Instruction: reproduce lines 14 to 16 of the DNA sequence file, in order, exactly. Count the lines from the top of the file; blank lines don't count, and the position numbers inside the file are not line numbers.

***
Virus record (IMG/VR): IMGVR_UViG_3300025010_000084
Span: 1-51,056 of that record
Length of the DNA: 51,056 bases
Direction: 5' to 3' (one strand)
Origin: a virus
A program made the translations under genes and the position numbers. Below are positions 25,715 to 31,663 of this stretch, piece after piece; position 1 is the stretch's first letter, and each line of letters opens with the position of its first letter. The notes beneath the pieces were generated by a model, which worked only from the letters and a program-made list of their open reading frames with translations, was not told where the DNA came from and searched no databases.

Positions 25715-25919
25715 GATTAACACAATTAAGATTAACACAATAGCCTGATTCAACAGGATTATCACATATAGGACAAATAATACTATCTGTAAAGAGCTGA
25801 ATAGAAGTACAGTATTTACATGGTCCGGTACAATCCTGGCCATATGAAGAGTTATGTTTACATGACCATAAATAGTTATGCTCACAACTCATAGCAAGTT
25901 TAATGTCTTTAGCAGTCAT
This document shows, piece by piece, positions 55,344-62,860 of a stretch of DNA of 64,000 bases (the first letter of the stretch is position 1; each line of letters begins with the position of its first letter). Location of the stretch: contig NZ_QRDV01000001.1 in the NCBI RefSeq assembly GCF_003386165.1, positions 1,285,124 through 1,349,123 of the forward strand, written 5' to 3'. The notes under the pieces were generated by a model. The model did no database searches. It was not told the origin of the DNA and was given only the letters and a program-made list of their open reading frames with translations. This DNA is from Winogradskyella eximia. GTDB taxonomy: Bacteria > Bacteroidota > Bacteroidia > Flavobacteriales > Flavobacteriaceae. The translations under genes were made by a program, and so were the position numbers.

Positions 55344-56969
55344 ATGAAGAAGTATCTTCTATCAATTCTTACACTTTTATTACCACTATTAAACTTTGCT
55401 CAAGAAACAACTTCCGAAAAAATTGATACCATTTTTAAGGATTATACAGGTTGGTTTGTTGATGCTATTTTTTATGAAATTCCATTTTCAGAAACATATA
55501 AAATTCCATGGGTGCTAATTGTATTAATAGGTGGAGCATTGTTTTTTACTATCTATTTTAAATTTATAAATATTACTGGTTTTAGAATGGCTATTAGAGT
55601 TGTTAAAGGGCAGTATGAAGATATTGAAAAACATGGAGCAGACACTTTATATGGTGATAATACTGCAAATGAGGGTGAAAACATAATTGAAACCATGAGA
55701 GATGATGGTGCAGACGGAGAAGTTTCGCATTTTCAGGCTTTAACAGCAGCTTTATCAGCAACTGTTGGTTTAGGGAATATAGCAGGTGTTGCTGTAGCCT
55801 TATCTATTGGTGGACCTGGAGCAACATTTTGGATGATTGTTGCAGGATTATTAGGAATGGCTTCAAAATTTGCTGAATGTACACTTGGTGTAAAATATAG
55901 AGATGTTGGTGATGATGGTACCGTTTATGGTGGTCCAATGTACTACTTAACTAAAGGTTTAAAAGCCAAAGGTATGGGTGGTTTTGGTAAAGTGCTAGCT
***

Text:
55401 CAAGAAACAACTTCCGAAAAAATTGATACCATTTTTAAGGATTATACAGGTTGGTTTGTTGATGCTATTTTTTATGAAATTCCATTTTCAGAAACATATA
55501 AAATTCCATGGGTGCTAATTGTATTAATAGGTGGAGCATTGTTTTTTACTATCTATTTTAAATTTATAAATATTACTGGTTTTAGAATGGCTATTAGAGT
55601 TGTTAAAGGGCAGTATGAAGATATTGAAAAACATGGAGCAGACACTTTATATGGTGATAATACTGCAAATGAGGGTGAAAACATAATTGAAACCATGAGA